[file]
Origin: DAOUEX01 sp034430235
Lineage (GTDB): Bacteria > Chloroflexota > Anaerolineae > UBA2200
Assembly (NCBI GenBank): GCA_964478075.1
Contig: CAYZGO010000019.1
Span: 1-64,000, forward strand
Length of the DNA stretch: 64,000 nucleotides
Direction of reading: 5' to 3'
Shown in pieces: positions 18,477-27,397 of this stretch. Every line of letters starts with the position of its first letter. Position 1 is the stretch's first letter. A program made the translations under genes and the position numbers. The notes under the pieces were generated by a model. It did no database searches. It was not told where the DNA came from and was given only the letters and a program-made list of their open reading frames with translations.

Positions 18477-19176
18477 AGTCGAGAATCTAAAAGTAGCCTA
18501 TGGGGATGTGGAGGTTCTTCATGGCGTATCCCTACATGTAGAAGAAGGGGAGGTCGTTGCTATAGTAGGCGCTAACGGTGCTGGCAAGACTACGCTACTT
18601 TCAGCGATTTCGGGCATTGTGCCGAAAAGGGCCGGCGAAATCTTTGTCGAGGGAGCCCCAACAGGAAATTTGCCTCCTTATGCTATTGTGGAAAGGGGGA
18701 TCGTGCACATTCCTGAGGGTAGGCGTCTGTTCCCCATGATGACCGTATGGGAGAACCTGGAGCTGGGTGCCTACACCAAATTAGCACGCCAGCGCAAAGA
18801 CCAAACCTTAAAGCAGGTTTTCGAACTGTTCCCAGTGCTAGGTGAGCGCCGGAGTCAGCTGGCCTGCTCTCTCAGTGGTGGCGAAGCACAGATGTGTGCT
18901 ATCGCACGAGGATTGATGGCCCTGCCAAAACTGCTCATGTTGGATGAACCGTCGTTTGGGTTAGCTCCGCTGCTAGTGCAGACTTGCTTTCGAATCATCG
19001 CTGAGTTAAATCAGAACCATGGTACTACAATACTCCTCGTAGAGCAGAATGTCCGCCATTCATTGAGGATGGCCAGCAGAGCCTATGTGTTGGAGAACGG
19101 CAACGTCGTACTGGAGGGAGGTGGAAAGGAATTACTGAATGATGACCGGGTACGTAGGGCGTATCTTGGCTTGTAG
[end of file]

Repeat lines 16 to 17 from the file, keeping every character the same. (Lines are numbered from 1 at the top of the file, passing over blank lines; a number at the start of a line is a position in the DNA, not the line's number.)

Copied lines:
19001 CTGAGTTAAATCAGAACCATGGTACTACAATACTCCTCGTAGAGCAGAATGTCCGCCATTCATTGAGGATGGCCAGCAGAGCCTATGTGTTGGAGAACGG
19101 CAACGTCGTACTGGAGGGAGGTGGAAAGGAATTACTGAATGATGACCGGGTACGTAGGGCGTATCTTGGCTTGTAG